Tehran reveals massive stockpile of missiles in tunnels

Iranian television on Wednesday showed footage of an underground facilities full of missiles and launcher units, which officials said could be used if “enemies make a mistake”.​

The images were released just three days after Iran tested a new long-range missile that the US said may have breached a UN Security Council resolution. Iranian officials said the nuclear agreement would not affect its military forces, particularly its ballistic missile program.

The missile launch and underground footage followed pressure from lawmakers to prove the military had not been weakened by the agreement signed in July. 

The tunnel, hundreds of metres long and about 10 meters high, was filled with missiles and hardware. 

Amir Ali Hajizadeh, the commander of the Revolutionary Guard's aerospace division, said numerous such tunnels existed across the country at a depth of 500 meters.

“The Islamic Republic’s long-range missile bases are stationed and ready under the high mountains in all the country’s provinces and cities,” he was quoted as saying, according to the division’s website.

The commander said the missiles were ready to be launched from all over Iran, on the order of Iran's leader, Ayatollah Ali Khamenei. “This is a sample of our massive missile bases,” he said, adding that “a new and advanced generation of long-range liquid- and solid-fuel missiles” would start to replace existing weapons next year.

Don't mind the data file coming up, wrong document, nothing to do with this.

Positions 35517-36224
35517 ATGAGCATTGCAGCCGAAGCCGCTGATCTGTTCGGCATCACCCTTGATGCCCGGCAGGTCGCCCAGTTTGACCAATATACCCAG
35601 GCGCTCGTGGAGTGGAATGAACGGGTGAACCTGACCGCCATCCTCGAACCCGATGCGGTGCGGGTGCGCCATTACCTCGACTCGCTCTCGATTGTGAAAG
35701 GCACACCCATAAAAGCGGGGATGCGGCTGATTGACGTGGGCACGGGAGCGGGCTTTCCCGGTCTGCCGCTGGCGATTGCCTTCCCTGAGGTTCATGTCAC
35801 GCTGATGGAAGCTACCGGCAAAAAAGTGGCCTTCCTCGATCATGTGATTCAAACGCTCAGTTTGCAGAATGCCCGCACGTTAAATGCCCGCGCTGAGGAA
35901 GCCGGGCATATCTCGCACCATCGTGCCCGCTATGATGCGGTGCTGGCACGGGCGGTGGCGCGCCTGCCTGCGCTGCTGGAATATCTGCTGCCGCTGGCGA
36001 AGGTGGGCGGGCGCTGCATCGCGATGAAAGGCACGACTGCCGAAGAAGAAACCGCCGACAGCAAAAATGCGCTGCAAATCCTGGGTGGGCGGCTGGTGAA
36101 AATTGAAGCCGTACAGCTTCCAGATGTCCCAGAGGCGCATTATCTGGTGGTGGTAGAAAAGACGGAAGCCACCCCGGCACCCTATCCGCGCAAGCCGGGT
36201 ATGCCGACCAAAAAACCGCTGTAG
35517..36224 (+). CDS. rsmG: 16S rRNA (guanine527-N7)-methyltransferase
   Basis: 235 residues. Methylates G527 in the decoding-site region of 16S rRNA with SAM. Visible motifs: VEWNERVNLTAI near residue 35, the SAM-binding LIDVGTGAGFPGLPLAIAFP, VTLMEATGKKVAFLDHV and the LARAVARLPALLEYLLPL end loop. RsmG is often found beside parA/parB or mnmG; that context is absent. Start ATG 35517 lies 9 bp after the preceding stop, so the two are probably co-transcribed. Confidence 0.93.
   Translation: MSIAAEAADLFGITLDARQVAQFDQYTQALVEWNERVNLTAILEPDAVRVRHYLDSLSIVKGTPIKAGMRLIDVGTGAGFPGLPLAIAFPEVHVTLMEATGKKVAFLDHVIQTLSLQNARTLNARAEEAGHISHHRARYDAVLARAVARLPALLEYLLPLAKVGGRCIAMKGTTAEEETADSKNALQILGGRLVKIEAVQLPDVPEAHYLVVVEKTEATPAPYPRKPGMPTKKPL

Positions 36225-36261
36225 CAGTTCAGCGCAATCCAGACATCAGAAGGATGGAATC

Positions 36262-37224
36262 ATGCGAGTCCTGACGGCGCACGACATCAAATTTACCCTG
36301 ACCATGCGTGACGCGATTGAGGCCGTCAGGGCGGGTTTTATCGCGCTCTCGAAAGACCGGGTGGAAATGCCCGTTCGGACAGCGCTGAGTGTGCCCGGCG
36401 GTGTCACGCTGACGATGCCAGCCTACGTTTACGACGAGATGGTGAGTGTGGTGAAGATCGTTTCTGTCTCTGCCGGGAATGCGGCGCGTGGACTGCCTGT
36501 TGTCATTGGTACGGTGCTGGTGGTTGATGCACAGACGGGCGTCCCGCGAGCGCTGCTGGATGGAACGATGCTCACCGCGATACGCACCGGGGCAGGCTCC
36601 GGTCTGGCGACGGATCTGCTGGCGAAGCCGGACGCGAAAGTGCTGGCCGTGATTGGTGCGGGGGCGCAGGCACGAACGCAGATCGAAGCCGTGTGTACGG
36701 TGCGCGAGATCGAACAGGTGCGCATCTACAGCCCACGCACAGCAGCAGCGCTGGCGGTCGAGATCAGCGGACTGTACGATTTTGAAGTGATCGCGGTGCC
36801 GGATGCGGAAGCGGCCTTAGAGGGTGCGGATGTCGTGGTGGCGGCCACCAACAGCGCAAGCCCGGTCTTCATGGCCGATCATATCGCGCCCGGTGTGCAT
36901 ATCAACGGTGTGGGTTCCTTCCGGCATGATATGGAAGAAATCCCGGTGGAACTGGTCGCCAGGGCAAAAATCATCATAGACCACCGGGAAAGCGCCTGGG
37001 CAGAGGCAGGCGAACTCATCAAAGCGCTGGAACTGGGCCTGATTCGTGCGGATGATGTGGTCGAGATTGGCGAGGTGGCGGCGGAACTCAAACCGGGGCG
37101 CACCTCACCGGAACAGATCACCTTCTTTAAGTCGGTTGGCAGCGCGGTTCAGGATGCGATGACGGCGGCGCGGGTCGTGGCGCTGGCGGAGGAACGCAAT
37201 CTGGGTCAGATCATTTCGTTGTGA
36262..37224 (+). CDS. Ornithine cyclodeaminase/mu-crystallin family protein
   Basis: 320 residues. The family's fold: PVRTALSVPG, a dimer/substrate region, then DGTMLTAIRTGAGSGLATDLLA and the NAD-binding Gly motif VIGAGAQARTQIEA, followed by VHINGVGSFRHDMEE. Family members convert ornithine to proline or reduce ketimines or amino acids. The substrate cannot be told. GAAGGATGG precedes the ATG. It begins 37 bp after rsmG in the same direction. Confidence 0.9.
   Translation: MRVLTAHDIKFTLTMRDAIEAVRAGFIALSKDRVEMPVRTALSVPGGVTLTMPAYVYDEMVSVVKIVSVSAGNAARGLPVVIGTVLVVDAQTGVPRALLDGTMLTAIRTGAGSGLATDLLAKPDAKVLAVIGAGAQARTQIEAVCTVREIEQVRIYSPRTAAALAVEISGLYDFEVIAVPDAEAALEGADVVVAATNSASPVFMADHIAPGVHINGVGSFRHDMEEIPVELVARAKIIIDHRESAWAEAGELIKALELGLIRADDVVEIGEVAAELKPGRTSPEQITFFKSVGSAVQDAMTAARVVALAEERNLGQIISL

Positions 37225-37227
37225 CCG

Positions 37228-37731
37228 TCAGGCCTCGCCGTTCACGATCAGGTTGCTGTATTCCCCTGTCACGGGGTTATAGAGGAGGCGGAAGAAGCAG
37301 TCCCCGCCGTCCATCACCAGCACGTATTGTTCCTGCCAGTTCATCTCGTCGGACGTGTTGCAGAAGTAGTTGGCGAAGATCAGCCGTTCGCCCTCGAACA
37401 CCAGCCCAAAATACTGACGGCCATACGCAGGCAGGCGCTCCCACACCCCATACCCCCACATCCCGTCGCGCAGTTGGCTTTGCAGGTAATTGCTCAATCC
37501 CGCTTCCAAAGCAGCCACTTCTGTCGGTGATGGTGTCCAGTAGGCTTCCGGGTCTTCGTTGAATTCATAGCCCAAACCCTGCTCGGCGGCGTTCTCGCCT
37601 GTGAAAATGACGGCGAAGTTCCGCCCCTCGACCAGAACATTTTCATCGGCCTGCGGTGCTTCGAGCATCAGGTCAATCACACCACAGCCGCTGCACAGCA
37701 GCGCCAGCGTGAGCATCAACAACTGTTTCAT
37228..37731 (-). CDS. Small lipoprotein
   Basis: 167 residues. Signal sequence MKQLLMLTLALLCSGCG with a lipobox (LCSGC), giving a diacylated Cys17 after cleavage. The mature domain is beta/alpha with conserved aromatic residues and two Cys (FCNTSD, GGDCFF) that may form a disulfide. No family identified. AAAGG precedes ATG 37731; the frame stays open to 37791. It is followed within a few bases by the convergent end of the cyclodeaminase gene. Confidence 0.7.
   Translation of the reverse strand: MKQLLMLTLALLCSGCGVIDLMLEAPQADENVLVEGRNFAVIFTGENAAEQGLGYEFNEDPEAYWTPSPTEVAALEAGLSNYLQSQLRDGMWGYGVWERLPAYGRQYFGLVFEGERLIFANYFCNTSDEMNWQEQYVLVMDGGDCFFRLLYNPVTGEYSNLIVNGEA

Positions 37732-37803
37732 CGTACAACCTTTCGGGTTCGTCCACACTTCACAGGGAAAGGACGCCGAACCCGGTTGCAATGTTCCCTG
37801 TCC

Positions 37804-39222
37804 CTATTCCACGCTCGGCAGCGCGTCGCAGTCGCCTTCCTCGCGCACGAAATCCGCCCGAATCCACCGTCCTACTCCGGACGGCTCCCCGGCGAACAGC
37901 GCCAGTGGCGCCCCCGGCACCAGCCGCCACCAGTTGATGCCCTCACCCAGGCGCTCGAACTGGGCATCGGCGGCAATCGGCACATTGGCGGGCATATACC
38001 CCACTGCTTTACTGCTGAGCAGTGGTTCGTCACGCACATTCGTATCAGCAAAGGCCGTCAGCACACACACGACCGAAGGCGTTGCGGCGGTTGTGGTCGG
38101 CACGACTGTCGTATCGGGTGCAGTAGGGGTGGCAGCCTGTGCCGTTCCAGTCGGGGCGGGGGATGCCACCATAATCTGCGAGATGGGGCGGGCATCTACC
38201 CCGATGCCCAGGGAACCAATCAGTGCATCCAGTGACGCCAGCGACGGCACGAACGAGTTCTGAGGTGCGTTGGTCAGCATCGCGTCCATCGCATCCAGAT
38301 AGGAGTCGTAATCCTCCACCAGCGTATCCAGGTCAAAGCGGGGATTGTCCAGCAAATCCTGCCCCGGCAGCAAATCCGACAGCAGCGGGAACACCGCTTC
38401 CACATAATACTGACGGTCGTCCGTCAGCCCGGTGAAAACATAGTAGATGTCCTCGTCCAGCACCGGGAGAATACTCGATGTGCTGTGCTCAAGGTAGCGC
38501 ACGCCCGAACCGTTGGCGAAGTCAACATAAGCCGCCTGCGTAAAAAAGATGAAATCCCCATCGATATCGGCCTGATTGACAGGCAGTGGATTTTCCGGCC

Hajizadeh said Iran would not start any war but “if enemies make a mistake, missile bases will erupt like a volcano from the depth of earth”.

US says Iranian missile test might have violated UN sanctions

The US on Tuesday said Tehran may have breached a Security Council resolution during Sunday’s test of the new Imad missile. White House spokesman Josh Earnest said there were “strong indications” that Tehran “did violate UN Security Council resolutions that pertain to Iran’s ballistic missile activities”.

Under a resolution passed days after the nuclear deal was reached, Iran was barred by the Security Council from developing missiles “designed to carry nuclear warheads”. However, the White House insisted the launch would have no impact on the nuclear agreement which is due to be formally implemented by the end of this year.

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